• LABOR DAY 2018: AJ, BILLY, BRANDON, CARRIE, CLARE, DARIUS, DIERKS, ERIC, JON, JORDAN, KEITH, KIP, LADY A, LUKE, MADDIE & TAE, TRAVIS

    For many decades, Labor Day was seen as a day for workers to voice their complaints and discuss better working conditions and pay.

    U.S. Congress declared Labor Day a national holiday in 1894, and on Monday, September 3rd, we will once again celebrate the people in every occupation whose work and dedication make this nation great. Labor Day in the United States is a holiday celebrated on the first Monday in September. It is a celebration of the American labor movement and is dedicated to the social and economic achievements of workers.

    Labor Day weekend also signals the unofficial end to summer, and many of the hottest country stars are taking a look back at some of the toughest jobs they had prior to making their mark in music or talking about their dream job now.

    For Labor Day Liners, click here.

    Audio / Alan Jackson says that working man values have always been a part of his music.

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    AJ (working people songs) OC: … appreciate that. :28
    “I’ve always written songs and recorded songs, other people’s songs, about workin’ people, and workin’, the workin’ life ’cause I mean, that’s where I’m from. I mean, I worked…I’d already had jobs and worked as a grown person before I ever even thought about bein’ in the music business, so I come from that background, and…although I hadn’t had a job in a long time (laughs), I still remember a lot about it, you know, and I remember what the lifestyle is, and I still appreciate that.”

    Audio / Billy Currington recalls some of the jobs he had before landing his record deal in 2003.

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    Billy Currington (Labor Day) OC: …record deal. :40
    “I started working like at [age] 12, landscaping. This was summer, every summers, and roofing. I started when I was about 16 roofing houses, and that was probably one of my toughest jobs because down there in south Georgia, it gets hot, so doing that every day all summer long. The pawn shop when I moved to Nashville was one of my favorites, even though it was one of my least favorites. The concrete job was my least favorite of all – six years of that, and I couldn’t take it no more. After that job, that was my turning point. Either I’m going to do something else for a living [laughs] or quit and try to really focus on music and get this record deal.”

     

    Audio / Brandon Lay says he’s always enjoyed the Labor Day Weekend.

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    Brandon Lay (Labor Day) OC: …a good one. :13
    “You know, I can’t complain too much about Labor Day, ‘cause usually doing landscaping and it had slowed down a little, but the water’s still warm enough to hit the river. I’ve gotten to spend some time out on the lake for Labor Day, so Labor Day’s a good one.”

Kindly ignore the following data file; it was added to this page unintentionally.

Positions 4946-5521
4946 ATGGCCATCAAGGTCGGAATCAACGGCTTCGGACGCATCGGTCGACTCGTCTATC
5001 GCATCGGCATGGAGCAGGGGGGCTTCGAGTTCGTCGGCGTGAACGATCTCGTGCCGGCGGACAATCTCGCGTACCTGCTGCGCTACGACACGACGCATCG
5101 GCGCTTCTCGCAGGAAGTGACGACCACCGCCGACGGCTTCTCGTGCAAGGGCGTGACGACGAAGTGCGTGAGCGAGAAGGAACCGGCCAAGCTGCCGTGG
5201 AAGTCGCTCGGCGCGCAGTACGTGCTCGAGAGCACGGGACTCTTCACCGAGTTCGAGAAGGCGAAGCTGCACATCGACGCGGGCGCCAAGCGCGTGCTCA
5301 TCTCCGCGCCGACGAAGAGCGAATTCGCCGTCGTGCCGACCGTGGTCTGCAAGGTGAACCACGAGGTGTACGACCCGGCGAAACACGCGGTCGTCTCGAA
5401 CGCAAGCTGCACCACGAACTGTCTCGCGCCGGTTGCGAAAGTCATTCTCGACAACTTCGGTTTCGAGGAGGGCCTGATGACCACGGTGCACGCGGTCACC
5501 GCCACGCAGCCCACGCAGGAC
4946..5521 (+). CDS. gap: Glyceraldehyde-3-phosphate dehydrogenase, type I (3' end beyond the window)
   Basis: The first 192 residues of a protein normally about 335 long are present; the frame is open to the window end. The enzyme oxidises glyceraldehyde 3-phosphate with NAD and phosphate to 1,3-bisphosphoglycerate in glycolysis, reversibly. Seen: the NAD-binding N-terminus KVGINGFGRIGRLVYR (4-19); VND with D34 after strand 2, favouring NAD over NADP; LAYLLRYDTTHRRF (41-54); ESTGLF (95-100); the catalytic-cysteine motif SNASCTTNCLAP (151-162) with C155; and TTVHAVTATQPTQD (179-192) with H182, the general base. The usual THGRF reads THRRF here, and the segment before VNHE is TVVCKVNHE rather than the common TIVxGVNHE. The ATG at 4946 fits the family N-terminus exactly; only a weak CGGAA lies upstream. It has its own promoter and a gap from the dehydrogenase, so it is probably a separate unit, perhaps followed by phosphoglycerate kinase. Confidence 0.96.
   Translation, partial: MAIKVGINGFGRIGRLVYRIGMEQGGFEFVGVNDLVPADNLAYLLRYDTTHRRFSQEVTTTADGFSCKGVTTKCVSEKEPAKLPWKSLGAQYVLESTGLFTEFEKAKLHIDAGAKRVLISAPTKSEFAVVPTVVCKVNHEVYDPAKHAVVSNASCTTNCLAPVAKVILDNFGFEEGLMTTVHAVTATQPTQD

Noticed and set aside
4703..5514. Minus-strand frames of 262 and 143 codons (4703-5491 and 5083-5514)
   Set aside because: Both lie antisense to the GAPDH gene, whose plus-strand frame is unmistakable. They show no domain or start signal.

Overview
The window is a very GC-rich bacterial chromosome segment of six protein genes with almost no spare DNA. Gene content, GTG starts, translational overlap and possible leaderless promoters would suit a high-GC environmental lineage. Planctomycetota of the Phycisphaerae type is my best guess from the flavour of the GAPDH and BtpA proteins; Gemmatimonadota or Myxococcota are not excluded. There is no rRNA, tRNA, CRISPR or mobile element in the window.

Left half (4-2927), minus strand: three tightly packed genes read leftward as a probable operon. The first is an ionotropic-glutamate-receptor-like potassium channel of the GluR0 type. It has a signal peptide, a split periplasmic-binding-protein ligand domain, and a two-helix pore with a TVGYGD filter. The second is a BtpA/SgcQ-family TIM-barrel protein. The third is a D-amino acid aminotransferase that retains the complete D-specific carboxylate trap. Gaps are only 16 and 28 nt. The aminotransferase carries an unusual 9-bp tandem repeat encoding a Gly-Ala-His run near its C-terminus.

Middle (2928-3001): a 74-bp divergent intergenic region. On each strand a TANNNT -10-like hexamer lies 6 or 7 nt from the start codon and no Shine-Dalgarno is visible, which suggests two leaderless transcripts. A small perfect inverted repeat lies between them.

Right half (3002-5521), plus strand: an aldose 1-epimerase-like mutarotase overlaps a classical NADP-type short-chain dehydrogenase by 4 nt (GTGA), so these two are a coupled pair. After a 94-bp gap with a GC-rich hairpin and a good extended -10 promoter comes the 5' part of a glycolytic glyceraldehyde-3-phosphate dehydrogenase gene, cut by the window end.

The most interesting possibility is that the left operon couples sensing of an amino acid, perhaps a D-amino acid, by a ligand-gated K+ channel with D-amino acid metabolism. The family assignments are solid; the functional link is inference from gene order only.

Audio / Carrie Underwood talks about the jobs she had growing up and her best job -- performing for her fans.

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    Carrie Underwood (Labor Day) OC: …born to do. :59
    “I don’t think I’ve ever had a bad job. I’ve had hard jobs. I’ve had jobs that worked random hours. My first job was at a gas station, and that was a lot of fun actually. While I was working at the gas station, I took another job at a hotel down the street. There was nobody else working there. I had one day of training and then the next day I came in, and the lady that had worked there the longest and was training me just didn’t show. So, the second day at work I was now in charge ‘cause I was now the senior member that was working at the hotel. So, I feel like that one was really challenging to figure my way through it, but I did. My best job is definitely what I do now. I really like being on stage. I really like performing for people and just having fun and singing, because that’s what I feel like I was born to do.”

     

    Audio / Clare Dunn gets emotional when talking about driving a silage truck in Texas to make enough money to move to Tennessee to follow her dream.

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    Clare Dunn (Labor Day) OC: …had to do. 1:05
    “I was coming for school. I remember I was two weeks late for school [at Belmont], because I had stayed in Texas longer to drive a silage truck for harvest. Harvest was still going on and I needed the money, so I stayed down there. I called all my professors. I explained what I was doing. I said, ‘I’m not going to be there for the first two weeks.’ They all were very, I told them why, and they were all very accepting of that. So, I got home. I was worn out from driving this truck in Texas, and I remember getting home in like the morning or the night before and I left the next day. I literally just chucked as much stuff in a U-haul as I could, and my family was helping me get it all ready while I was on the truck. I remember, everybody cried. I’m probably gonna cry just talking about it, because it was so many unknowns, and I just drove myself out to Tennessee. It was very emotional for me, obviously, just seeing that Tennessee state line sign and being scared to death, but knowing that’s what I had to do.”

     

    Audio / Darius Rucker recalls one of his worst jobs before turning to music.

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    Darius Rucker (Labor Day) OC: …pizza. :15
    “I was fifteen, and I worked at a pizza place, and the guy decided that at fifteen, that I could not only clean the floors and wash the dishes, but I also had to make pizza. So, for two months, he taught me how to make pizza.”